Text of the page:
Codemasters are on a roll. Okay, technically they’ve been doing well since the revival of the F1 franchise, but they’ve brought the Dirt series back as the rally driving go-to game and they’ve even brought a decent realistic racer to Switch. The new rebooted GRID is their next step in their take-over of the racing genre.
Race Driver: GRID was a favourite of mine back when it first arrived in 2008 as a sequel to the TOCA series, showcasing a bunch of different driving disciplines and introducing the often emulated rewind feature for the first time. The new, rebooted GRID pays homage to this in its opening montage video, rewinding the action before dropping you, as usual, in to three short races to give you a taste of things to come.
The intro is all flashy crashes and over-excited hosts but soon gives way to a much more mundane menu screen that gives you the option to take on a discipline before heading off to the GRID championships. I was disappointed that the game seems to have lost a little of the showmanship between races. Fortunately, there’s a lot to get on with in terms of the races themselves. You can choose to start racing in any one of the open disciplines, from Touring Cars and Stock Car races to Tuner, GT and even a Fernando Alonso based set of races that take us through parts of his career (though, sadly, no extra content from the man himself, which would have been nice).
As well as a career mode, you can jump into a race from the start or join an online race easily. I guess this is the trade-off for not having flashy menus and grandstanding between races.
The racing is solid and leans towards the arcade side of simulation but there are plenty of options to turn off and on in order to get it feeling just how you want. Each car type handles differently and there are plenty of tuning options to choose from. The rewind features is still a staple part of a race, especially important as too much damage can affect your drive, but that, too, can be switched off if you really feel it gets in the way.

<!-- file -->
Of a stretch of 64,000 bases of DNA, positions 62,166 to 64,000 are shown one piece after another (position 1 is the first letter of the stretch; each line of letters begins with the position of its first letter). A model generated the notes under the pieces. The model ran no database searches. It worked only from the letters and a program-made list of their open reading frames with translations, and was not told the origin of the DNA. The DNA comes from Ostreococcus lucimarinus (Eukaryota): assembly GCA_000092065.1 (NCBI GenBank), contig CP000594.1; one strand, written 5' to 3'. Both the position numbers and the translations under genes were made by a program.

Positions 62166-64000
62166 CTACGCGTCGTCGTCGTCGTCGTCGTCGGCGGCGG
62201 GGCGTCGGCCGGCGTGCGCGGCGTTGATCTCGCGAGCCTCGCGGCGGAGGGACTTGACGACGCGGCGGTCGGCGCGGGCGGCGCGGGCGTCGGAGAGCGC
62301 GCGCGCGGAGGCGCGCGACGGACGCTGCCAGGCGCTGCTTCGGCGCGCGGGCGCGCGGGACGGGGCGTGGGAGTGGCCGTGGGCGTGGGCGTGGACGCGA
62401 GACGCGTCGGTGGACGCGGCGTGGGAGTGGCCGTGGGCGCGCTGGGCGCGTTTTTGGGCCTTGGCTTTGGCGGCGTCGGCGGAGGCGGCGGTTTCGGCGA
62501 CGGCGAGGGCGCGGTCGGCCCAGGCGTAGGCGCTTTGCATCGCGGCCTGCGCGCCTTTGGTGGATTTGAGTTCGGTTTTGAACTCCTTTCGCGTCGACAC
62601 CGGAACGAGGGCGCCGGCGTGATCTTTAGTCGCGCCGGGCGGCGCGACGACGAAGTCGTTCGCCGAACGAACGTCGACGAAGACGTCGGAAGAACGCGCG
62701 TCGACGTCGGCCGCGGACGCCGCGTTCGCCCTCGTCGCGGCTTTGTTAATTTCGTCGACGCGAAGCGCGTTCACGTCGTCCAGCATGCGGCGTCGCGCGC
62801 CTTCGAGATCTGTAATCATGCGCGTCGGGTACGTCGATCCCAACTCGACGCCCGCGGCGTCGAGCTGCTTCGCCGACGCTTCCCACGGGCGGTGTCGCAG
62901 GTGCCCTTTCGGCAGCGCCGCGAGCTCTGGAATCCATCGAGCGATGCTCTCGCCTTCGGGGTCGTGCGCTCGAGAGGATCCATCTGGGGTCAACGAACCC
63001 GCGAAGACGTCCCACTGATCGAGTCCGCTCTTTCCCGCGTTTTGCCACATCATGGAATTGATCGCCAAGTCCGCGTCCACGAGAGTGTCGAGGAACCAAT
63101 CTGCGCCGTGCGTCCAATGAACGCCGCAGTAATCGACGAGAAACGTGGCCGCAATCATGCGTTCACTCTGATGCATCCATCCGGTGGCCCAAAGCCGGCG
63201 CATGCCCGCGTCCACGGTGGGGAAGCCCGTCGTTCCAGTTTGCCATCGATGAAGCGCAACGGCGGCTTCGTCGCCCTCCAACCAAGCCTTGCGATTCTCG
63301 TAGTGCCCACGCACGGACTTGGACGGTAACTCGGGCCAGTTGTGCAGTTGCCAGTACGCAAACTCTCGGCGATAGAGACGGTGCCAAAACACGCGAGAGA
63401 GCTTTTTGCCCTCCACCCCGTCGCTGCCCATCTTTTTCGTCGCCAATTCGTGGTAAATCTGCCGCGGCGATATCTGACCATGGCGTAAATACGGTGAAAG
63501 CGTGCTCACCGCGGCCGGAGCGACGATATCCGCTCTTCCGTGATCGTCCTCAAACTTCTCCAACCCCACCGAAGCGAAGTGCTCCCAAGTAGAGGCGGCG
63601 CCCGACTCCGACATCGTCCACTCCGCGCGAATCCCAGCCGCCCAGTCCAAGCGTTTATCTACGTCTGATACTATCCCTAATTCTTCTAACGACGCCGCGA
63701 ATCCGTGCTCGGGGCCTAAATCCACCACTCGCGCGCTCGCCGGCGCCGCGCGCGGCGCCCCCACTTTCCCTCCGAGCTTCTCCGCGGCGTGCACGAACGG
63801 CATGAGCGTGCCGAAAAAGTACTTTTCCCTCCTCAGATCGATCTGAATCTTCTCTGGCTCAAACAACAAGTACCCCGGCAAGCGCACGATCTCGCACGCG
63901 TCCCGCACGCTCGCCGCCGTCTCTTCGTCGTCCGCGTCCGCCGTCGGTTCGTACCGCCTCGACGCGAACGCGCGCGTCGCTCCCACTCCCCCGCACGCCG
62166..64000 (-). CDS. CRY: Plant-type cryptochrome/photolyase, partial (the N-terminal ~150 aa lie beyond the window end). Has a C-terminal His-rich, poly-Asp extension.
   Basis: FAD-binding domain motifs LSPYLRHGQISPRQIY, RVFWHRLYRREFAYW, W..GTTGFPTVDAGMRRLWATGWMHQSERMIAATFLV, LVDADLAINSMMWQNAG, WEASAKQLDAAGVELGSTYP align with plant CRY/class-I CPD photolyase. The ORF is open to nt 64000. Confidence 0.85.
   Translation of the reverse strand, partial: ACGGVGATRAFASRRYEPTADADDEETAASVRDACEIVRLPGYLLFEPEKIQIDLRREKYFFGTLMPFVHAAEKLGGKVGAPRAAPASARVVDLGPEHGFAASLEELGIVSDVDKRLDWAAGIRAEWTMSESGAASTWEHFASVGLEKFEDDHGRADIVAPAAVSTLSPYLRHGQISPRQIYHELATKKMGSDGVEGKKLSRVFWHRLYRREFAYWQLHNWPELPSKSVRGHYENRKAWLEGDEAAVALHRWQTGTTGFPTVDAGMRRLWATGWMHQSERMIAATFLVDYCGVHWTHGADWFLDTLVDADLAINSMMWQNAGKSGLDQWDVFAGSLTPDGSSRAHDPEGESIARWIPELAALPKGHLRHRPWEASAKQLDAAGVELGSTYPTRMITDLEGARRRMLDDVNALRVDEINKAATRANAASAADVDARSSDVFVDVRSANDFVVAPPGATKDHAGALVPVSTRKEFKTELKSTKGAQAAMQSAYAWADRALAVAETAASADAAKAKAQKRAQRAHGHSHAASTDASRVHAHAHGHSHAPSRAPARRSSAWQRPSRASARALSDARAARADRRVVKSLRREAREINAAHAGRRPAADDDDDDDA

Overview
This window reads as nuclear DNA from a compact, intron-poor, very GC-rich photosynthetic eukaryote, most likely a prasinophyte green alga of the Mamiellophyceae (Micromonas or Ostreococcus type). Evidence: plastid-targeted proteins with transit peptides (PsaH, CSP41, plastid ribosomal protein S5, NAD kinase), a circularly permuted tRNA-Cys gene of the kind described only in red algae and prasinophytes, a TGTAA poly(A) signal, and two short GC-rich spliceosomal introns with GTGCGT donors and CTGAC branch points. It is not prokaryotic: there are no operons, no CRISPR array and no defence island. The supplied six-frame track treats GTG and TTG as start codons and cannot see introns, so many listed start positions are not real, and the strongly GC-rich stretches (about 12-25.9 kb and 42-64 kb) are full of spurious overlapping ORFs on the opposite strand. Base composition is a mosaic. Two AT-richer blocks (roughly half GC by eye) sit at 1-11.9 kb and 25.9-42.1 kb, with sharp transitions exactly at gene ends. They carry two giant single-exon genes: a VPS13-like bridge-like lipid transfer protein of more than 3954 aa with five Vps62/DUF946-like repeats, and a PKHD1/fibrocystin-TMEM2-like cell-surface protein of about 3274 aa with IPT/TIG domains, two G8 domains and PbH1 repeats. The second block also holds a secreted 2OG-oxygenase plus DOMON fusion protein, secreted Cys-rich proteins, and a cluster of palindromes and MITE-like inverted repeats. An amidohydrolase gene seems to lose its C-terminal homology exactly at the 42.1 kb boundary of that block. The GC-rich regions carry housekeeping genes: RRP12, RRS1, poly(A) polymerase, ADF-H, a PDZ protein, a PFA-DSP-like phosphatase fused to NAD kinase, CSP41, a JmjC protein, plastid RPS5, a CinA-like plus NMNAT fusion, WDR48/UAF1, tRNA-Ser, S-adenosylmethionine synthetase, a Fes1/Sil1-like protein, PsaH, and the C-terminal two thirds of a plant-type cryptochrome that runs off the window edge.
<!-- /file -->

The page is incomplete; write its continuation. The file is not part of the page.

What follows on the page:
AI is great and really fights back, it’s not the old lazy ‘take the racing line’ approach but far more aggressive. Part of this is due to the new Nemesis system which sees AI drivers get riled up once you’ve knocked into them a few times and take the fight back to you. This system really makes the AI come alive and provides for some tense situations during a race.
Tracks from previous games, including the excellent San Francisco track and important tracks like an earlier version of Silverstone sit alongside newer road and race events. There’s a good selection here but I couldn’t help thinking that the number on offer here is a bit slim compared to previous games. I’m hoping the game will be bolstered by more tracks (which, according to the developers, will be free rather than part of the season pass) soon to help this issue but it does frustrate a little seeing the same track come up in different races all the time.
That said, what Codemasters have provided are some fantastic set pieces for their race tracks including some stunning night scenes and great wet weather racing. Neon lights and fireworks lighting up the skyline as you jostle with full beams on. The range of layouts mean there will always be a favourite track to use. The spectators are some of the best I’ve seen, flinching and standing back if you get too close but leaning over the barriers to wave their favourite driver on. Health and safety, people!
GRID is definitely more motor racing by way of Fast and Furious than a true simulation of the sport. It’s high octane action all the way and highly adjustable for different skill levels to suit pretty much everyone. One thing is clear; the love of the cars and the tracks comes through in spades here and makes GRID another great Codemasters racing game to add to their already impressive line-up.